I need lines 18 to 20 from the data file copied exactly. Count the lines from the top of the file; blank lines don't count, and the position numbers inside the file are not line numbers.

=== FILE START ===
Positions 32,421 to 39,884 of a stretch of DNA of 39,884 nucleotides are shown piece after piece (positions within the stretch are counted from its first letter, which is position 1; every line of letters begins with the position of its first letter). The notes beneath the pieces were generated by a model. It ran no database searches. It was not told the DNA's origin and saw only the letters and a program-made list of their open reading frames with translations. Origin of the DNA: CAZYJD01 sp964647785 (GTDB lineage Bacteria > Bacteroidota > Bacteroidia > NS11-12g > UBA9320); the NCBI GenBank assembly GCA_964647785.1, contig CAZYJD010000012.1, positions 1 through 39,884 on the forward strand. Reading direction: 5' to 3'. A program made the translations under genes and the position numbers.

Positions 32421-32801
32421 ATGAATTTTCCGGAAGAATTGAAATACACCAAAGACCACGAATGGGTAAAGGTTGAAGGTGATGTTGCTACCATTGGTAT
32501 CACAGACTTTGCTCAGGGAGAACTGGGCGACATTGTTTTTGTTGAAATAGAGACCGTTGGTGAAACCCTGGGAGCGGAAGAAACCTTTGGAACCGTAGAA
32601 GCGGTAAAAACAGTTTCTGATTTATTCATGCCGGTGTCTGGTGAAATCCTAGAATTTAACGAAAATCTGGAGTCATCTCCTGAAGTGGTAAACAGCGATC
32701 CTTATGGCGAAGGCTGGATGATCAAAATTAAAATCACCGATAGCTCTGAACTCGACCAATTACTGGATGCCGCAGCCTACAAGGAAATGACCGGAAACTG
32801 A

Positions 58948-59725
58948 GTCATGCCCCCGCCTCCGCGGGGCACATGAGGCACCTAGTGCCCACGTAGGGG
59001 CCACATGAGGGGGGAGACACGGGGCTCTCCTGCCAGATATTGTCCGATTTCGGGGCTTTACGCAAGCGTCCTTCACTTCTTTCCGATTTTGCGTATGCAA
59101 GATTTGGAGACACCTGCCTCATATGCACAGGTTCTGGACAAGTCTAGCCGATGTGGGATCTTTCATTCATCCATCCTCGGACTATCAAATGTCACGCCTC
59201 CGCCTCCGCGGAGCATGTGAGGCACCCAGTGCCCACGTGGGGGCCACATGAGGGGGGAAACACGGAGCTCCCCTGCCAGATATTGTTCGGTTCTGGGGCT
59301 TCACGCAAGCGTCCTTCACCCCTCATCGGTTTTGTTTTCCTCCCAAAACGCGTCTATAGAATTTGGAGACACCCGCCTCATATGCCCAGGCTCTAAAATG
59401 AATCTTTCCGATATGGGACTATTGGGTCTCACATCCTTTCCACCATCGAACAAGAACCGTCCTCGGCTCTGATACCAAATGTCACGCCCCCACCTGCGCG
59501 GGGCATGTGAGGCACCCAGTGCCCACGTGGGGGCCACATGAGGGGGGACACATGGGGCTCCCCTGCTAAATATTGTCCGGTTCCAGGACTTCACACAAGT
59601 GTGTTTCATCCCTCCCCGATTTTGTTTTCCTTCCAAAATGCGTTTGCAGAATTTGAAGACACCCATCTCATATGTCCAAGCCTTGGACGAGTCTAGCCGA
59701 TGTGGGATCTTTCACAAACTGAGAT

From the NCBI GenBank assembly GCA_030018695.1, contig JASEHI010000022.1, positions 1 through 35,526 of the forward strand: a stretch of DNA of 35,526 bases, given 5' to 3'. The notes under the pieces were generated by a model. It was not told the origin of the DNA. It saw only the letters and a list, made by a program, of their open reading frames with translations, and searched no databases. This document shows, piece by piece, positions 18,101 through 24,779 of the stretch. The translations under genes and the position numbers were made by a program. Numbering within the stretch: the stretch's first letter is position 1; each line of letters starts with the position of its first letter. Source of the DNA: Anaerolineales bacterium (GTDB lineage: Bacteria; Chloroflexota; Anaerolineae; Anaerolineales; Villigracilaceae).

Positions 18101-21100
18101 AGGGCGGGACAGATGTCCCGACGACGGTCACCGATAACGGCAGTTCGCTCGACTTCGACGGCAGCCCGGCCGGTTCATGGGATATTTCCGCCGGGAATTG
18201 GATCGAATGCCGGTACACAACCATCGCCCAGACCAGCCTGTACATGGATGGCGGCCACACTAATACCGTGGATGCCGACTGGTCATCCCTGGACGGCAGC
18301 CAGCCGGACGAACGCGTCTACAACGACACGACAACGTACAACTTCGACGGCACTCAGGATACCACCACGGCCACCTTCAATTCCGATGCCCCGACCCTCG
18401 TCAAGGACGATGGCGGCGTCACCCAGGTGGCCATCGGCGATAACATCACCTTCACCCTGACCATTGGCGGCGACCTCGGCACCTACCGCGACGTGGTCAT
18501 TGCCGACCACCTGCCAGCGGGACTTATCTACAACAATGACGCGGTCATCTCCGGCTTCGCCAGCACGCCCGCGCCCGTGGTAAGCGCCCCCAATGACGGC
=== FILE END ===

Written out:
From the NCBI GenBank assembly GCA_030018695.1, contig JASEHI010000022.1, positions 1 through 35,526 of the forward strand: a stretch of DNA of 35,526 bases, given 5' to 3'. The notes under the pieces were generated by a model. It was not told the origin of the DNA. It saw only the letters and a list, made by a program, of their open reading frames with translations, and searched no databases. This document shows, piece by piece, positions 18,101 through 24,779 of the stretch. The translations under genes and the position numbers were made by a program. Numbering within the stretch: the stretch's first letter is position 1; each line of letters starts with the position of its first letter. Source of the DNA: Anaerolineales bacterium (GTDB lineage: Bacteria; Chloroflexota; Anaerolineae; Anaerolineales; Villigracilaceae).

Positions 18101-21100
18101 AGGGCGGGACAGATGTCCCGACGACGGTCACCGATAACGGCAGTTCGCTCGACTTCGACGGCAGCCCGGCCGGTTCATGGGATATTTCCGCCGGGAATTG